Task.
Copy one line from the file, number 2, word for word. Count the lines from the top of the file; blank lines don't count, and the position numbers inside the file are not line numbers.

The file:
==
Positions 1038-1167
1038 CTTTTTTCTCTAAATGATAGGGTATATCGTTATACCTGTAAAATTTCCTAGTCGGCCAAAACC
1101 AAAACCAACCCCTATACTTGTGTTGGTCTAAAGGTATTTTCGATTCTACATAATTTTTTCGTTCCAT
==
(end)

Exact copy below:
1038 CTTTTTTCTCTAAATGATAGGGTATATCGTTATACCTGTAAAATTTCCTAGTCGGCCAAAACC